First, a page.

Deborah Schindler had an active imagination as a child and always loved to draw. She grew up in Los Angeles in the 1950s and ‘60s and began studying at UCLA in 1968, majoring in Pictorial Art and minoring in Latin American Studies. She was fortunate, before graduating in 1972, to be able to work with William Brice and Richard Diebenkorn. In 1973 she started the MFA program at the Ohio State University, studying under Sidney Chafetz and Charles Massey and graduating in 1975.
In 1978 Deborah moved to the Washington, D.C., area and quickly integrated herself into the local art scene by joining the Washington Women’s Arts Center and subsequently, the Washington Printmakers Gallery of which she was a charter member.
Deborah participated in many juried, group and individual exhibitions through the years and taught art for 11 years with Montgomery County Public Schools. She is currently using the language skills she first acquired as a Latin American Studies minor at UCLA, working with Portuguese-speaking immigrant populations as a medical, community and legal interpreter.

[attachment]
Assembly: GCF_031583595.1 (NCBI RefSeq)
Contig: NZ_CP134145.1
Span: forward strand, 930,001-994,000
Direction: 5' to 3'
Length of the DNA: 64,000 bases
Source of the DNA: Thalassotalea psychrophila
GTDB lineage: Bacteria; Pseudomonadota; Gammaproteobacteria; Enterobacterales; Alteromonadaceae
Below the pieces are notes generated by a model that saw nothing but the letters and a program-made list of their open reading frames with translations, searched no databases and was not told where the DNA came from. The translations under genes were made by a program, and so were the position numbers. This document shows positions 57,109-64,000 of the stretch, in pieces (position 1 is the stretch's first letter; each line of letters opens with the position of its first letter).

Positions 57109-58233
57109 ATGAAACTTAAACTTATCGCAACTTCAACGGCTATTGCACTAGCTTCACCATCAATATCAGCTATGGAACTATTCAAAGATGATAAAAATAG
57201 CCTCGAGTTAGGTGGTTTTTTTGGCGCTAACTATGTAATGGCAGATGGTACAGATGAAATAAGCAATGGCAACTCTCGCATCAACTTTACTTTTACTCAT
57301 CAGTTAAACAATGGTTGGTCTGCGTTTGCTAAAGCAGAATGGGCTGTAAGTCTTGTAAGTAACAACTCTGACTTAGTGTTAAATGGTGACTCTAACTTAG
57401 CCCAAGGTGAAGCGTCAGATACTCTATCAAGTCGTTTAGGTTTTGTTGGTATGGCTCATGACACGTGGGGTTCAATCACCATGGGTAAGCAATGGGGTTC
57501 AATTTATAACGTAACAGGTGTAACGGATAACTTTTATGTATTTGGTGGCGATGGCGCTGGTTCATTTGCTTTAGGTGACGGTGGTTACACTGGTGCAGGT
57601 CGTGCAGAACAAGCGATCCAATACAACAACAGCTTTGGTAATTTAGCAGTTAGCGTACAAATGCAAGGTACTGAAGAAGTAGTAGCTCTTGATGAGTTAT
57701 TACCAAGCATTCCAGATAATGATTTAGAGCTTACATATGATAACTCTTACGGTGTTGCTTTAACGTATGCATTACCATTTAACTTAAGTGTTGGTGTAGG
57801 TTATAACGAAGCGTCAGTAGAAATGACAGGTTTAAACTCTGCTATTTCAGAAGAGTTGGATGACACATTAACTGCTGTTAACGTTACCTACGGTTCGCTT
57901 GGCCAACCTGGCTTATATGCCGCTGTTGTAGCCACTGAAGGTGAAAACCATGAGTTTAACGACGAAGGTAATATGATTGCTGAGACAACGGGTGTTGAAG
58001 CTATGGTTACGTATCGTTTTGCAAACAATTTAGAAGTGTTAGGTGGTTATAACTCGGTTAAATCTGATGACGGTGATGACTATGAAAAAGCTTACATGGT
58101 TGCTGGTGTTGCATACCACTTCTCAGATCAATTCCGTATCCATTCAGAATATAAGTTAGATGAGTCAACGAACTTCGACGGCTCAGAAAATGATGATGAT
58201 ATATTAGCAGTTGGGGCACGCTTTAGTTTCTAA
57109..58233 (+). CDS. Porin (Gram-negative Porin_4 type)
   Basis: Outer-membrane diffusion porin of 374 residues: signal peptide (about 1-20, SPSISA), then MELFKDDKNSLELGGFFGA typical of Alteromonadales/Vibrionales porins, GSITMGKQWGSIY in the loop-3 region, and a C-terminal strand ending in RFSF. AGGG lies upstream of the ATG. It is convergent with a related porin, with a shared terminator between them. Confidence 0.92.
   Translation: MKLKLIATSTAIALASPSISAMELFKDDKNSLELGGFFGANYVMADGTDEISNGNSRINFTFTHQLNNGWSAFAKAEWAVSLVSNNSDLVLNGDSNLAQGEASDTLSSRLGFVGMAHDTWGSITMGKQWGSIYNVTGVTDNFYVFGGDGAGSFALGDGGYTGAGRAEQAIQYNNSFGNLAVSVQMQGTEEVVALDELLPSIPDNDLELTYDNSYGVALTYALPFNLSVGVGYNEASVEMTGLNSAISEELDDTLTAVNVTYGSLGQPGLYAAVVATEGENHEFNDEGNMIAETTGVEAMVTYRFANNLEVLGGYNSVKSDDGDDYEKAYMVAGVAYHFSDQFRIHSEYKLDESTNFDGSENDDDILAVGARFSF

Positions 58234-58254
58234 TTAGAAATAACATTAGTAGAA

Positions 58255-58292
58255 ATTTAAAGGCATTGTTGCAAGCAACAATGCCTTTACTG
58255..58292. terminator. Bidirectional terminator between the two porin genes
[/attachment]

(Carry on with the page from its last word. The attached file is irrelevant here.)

I love the immediacy and spontaneity of drawing and the challenges, discipline, physicality and surprises of printmaking. Although in the past I have worked extensively in etching and lithography, my current media of choice are drawing and linoleum cuts. The imagery I produce ranges from representational to non-objective, but it always incorporates bold contrasts and complex patterns using the five universal shapes: circle, square, spiral, cross and triangle. My sources for ideas come from personal experience, nature, art, architecture, dance and literature.
I love folklore and all types of stories. Humans have created stories since the beginning of civilization to help them understand themselves, others, their place in the natural world and their emotions.
I am intrigued by birds and flight, both in the literal and symbolic senses. I have always loved dance and find a strong link between dancers and birds; they both create kinetic forms in space and express lightness and freedom as they seemingly defy the constraints of gravity.
I have a head full of ideas, a file cabinet full of clippings and a pile of sketchbooks full of drawings. I love making visual commentaries about the things I feel, experience, perceive and care about and I believe that, through art, I am able to share my perspective of the world with others.